Covid: A popular drink shown to reduce your risk of coronavirus symptoms

Covid: A popular drink shown to reduce your risk of coronavirus symptoms

GMB: Adil tempts Government Ministers with cheese and wine

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Humans having been drinking red wine for centuries.

A popular drink from the Romans to the royals, from the great Dukes to the masters of industry today, popping a bottle is a popular way to celebrate and inebriate.

It could also be a useful way to, not so much as to inoculate, but to protect yourself from viruses and all pandemic-based bugs between.

New data from the UK shows that those who drink red or white wine could have a lower risk of catching Covid.

The study, conducted by data stored in the British database UK Biobank, has found that drinking red wine statistically reduces the likelihood of being infected with COVID-19.

Results showed that people who drank five or more glasses of red wine a week were 17 percent less likely to become infected, due in part to the drink’s polyphenol content.

Red wine isn’t alone in its supposedly protective benefits, white wine and Champagne appeared to confirm some form of protection as well.

People who drank those beverages were eight percent less likely to develop COVID-19.

The same couldn’t be said for other drinks.

Enjoy a pint of beer or cider? If the answer to this is yes, then there’s a slight problem.

The same study – that found red wine, white wine and Champagne reduces a person’s risk of developing Covid – also found that beer and cider had the opposite effect.

Consumers of these two drinks were 28 percent more likely to develop COVID-19.

At this point it’s important to say that just because this result says wine can reduce your risk, it doesn’t mean you should start binge drinking.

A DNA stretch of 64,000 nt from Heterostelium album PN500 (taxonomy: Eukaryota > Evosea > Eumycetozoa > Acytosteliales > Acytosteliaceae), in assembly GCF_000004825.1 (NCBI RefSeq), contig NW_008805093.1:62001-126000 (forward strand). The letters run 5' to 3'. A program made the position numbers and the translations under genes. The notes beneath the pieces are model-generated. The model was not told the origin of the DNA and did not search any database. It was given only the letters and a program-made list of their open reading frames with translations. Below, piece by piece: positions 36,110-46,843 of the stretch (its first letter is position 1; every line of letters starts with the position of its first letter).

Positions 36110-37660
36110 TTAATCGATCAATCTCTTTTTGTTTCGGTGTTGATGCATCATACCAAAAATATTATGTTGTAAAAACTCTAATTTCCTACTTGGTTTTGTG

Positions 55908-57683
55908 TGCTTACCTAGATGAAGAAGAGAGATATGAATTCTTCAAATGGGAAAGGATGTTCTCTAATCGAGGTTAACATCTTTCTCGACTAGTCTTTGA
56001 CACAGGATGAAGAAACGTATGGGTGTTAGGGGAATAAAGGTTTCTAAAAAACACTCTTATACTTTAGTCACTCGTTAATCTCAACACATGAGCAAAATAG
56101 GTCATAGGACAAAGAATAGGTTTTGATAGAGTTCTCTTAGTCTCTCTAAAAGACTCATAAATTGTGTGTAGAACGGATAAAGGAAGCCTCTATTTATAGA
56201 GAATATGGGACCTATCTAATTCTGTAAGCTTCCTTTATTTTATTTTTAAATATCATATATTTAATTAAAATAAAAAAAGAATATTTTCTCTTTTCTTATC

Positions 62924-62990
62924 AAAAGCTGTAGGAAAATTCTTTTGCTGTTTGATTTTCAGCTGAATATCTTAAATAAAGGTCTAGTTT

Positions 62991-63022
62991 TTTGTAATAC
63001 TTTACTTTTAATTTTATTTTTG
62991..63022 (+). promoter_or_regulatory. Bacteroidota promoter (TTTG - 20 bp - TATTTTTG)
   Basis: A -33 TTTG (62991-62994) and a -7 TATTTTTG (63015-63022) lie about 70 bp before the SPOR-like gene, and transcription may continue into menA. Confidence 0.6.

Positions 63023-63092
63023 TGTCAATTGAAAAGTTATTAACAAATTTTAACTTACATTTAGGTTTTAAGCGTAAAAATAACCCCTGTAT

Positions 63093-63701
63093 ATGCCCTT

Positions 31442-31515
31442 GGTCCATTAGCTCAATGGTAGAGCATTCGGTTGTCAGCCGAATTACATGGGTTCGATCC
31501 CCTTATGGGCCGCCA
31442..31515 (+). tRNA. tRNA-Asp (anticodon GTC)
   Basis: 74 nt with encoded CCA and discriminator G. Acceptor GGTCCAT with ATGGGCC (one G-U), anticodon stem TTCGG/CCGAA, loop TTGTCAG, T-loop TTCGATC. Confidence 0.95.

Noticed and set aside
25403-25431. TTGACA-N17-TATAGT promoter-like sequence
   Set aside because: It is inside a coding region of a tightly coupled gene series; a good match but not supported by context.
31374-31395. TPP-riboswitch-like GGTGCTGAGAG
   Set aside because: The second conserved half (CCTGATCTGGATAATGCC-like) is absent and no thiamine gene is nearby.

It also doesn’t mean people should stop drinking beer or cider if they currently do either.

Neither does it mean people should be drinking instead of getting the vaccine, people should still get the vaccine.

What it does do is provide an insight into the effect of consuming polyphenols on the body’s immune system.

Drinking heavily can still cause and increase a person’s risk of developing a number of conditions.

This includes:
• Mouth cancer
• Throat cancer
• Breast cancer
• Stroke
• Heart disease
• Liver disease
• Brain damage
• Nervous system damage.

The NHS says that these illnesses can occur if a person drinks more than 14 units a week over 10 to 20 years.

Furthermore, evidence also suggests that consuming large amounts of alcohol over a long period of time can worsen mental health conditions.

Tips from the NHS on cutting down include:
• Setting a budget
• Making a plan
• Letting your friends and family know you’re cutting down
• Taking it a day at a time
• Drinking from smaller glasses
• Drinking lower strength alcohol
• Staying hydrated
• Having several drink-free days each week.

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